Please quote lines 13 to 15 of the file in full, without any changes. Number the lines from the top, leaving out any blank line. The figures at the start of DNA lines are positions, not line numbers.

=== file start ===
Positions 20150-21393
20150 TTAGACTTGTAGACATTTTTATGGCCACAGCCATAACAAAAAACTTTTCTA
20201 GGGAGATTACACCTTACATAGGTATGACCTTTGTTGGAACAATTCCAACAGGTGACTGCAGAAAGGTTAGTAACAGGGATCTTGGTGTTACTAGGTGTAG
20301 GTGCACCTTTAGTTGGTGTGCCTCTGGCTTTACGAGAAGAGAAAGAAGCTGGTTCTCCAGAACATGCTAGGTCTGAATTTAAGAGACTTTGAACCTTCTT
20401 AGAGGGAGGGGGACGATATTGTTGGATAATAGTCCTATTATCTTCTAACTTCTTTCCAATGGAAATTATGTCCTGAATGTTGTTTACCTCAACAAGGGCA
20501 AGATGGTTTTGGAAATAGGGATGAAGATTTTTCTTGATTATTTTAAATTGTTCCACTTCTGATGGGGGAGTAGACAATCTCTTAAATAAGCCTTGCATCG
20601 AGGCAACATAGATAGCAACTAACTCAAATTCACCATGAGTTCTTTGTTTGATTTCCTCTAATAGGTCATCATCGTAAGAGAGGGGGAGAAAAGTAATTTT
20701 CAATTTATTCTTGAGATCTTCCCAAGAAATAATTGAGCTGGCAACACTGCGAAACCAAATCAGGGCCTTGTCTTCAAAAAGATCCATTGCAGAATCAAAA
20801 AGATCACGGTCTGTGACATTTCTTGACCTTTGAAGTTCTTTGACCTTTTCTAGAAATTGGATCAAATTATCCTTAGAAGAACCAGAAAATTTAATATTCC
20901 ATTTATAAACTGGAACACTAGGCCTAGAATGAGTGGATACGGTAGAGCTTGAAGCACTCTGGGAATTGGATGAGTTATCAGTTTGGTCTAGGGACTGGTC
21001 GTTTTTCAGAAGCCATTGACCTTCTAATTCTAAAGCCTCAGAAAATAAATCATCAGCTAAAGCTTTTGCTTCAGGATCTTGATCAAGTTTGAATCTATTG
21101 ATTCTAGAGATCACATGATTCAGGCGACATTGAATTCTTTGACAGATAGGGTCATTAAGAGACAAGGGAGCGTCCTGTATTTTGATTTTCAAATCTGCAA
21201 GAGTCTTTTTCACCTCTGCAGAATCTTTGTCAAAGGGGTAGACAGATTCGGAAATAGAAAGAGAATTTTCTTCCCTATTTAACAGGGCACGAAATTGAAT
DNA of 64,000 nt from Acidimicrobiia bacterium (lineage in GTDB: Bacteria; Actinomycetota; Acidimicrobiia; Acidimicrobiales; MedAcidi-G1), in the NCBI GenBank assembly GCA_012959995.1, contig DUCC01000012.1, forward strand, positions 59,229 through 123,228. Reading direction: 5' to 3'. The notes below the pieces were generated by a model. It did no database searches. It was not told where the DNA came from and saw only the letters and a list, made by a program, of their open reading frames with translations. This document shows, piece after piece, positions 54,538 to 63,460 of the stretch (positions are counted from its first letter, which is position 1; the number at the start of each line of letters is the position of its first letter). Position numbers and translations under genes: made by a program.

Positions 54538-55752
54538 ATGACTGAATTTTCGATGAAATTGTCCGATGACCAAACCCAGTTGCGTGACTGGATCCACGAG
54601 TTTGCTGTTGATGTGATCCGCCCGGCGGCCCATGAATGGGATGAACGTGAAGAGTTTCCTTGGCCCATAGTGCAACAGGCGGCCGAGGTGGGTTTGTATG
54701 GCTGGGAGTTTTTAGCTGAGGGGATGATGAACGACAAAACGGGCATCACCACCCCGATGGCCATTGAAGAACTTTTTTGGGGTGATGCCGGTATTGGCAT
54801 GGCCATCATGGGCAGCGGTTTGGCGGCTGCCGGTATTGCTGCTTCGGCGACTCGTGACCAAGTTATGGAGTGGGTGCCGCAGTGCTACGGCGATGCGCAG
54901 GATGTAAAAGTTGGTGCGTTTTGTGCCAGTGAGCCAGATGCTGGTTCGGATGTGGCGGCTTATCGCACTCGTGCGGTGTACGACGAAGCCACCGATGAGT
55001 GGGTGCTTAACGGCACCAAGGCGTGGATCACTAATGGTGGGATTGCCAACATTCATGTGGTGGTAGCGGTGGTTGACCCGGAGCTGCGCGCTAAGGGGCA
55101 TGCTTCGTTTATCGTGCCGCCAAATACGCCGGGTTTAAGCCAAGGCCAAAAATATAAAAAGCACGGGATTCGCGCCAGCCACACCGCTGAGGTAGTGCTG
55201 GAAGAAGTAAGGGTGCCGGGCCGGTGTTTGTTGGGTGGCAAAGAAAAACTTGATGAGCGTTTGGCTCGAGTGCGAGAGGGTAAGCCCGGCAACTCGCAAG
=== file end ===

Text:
21201 GAGTCTTTTTCACCTCTGCAGAATCTTTGTCAAAGGGGTAGACAGATTCGGAAATAGAAAGAGAATTTTCTTCCCTATTTAACAGGGCACGAAATTGAAT
DNA of 64,000 nt from Acidimicrobiia bacterium (lineage in GTDB: Bacteria; Actinomycetota; Acidimicrobiia; Acidimicrobiales; MedAcidi-G1), in the NCBI GenBank assembly GCA_012959995.1, contig DUCC01000012.1, forward strand, positions 59,229 through 123,228. Reading direction: 5' to 3'. The notes below the pieces were generated by a model. It did no database searches. It was not told where the DNA came from and saw only the letters and a list, made by a program, of their open reading frames with translations. This document shows, piece after piece, positions 54,538 to 63,460 of the stretch (positions are counted from its first letter, which is position 1; the number at the start of each line of letters is the position of its first letter). Position numbers and translations under genes: made by a program.

Positions 54538-55752